This is why I cannot accept an honor awarded by cultural authorities, those of the West any more than those of the East, even if I am sympathetic to their existence. Although all my sympathies are on the socialist side. I should thus be quite as unable to accept, for example, the Lenin Prize, if someone wanted to give it to me, which is not the case.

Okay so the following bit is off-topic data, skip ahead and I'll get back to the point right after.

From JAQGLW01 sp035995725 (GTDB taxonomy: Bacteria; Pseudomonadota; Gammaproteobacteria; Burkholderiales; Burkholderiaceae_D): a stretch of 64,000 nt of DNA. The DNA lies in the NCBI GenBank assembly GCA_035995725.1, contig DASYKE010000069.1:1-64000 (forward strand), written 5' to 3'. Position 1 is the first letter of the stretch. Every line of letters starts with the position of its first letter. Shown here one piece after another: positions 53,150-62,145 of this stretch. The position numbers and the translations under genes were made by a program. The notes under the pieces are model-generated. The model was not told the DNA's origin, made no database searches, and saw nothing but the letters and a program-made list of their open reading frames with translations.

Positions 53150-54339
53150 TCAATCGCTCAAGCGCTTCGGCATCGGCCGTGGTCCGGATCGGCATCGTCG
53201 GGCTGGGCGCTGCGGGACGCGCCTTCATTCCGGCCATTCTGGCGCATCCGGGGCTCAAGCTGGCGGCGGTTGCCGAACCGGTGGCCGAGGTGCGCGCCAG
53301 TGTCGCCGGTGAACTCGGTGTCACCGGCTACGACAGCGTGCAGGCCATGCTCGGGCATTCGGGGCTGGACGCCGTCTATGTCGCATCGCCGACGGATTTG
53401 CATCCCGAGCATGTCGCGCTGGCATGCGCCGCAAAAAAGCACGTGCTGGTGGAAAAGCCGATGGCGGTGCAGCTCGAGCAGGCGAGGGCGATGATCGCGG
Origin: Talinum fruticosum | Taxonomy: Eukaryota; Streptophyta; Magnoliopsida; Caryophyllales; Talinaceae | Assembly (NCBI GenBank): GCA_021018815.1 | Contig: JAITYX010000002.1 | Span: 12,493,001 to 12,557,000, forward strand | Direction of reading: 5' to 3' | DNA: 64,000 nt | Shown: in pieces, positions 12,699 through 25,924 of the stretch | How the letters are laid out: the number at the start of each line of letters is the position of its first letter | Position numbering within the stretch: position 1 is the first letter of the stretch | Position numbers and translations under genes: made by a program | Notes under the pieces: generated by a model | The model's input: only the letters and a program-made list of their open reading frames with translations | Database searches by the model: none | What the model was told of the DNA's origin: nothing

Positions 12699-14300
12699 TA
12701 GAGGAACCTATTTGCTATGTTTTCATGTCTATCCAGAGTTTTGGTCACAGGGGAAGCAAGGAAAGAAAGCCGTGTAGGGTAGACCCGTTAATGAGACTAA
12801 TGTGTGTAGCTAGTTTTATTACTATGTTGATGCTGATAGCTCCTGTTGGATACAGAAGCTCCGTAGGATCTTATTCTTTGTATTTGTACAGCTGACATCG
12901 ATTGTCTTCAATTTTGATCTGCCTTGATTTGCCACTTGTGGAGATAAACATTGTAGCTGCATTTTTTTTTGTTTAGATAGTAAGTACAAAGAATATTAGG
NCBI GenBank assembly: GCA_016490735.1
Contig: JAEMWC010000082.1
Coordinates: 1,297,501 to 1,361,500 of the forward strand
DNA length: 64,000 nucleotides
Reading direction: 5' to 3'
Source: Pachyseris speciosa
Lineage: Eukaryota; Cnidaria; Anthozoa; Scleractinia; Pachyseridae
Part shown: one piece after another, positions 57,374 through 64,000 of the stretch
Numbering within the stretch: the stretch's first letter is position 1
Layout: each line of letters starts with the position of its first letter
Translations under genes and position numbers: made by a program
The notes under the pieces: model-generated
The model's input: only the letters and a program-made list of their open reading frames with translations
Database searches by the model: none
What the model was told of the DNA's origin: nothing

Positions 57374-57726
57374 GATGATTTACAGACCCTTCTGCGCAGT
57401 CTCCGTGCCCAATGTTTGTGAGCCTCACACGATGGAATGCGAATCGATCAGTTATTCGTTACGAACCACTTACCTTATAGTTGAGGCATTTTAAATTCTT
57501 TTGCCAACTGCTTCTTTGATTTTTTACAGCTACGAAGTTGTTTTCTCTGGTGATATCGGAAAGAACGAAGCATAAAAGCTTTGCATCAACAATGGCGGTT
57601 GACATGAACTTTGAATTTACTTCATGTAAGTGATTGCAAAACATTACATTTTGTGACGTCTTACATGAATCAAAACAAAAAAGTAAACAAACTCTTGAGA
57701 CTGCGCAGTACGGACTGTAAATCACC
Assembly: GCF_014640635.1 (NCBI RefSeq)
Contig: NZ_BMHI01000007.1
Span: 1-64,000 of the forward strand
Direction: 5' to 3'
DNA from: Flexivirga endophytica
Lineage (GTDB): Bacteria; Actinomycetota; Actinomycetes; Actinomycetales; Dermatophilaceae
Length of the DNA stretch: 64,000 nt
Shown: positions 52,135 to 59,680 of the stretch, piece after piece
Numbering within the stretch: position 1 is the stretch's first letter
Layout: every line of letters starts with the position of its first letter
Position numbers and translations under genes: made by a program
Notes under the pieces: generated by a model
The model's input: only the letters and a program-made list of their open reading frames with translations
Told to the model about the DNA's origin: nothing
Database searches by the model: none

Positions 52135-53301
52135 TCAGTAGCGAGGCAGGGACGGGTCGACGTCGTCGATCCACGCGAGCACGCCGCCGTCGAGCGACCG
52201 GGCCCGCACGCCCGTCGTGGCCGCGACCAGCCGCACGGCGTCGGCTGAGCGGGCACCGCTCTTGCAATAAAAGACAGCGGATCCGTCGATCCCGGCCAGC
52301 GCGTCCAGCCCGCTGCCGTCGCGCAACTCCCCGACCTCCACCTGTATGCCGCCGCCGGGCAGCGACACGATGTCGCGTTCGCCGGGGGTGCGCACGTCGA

I know that the Nobel Prize in itself is not a literary prize of the Western bloc, but it is what is made of it, and events may occur which are outside the province of the members of the Swedish Academy. This is why, in the present situation, the Nobel Prize stands objectively as a distinction reserved for the writers of the West or the rebels of the East. It has not been awarded, for example, to Neruda, who is one of the greatest South American poets. There has never been serious question of giving it to Louis Aragon, though he certainly deserves it. It is regrettable that the prize was given to Pasternak and not to Sholokhov, and that the only Soviet work thus honored should be one published abroad and banned in its own country. A balance might have been established by a similar gesture in the other direction. During the war in Algeria, when we had signed the “declaration of the 121,” I should have gratefully accepted the prize, because it would have honored not only me, but also the freedom for which we were fighting. But matters did not turn out that way, and it is only after the battle is over that the prize has been awarded me.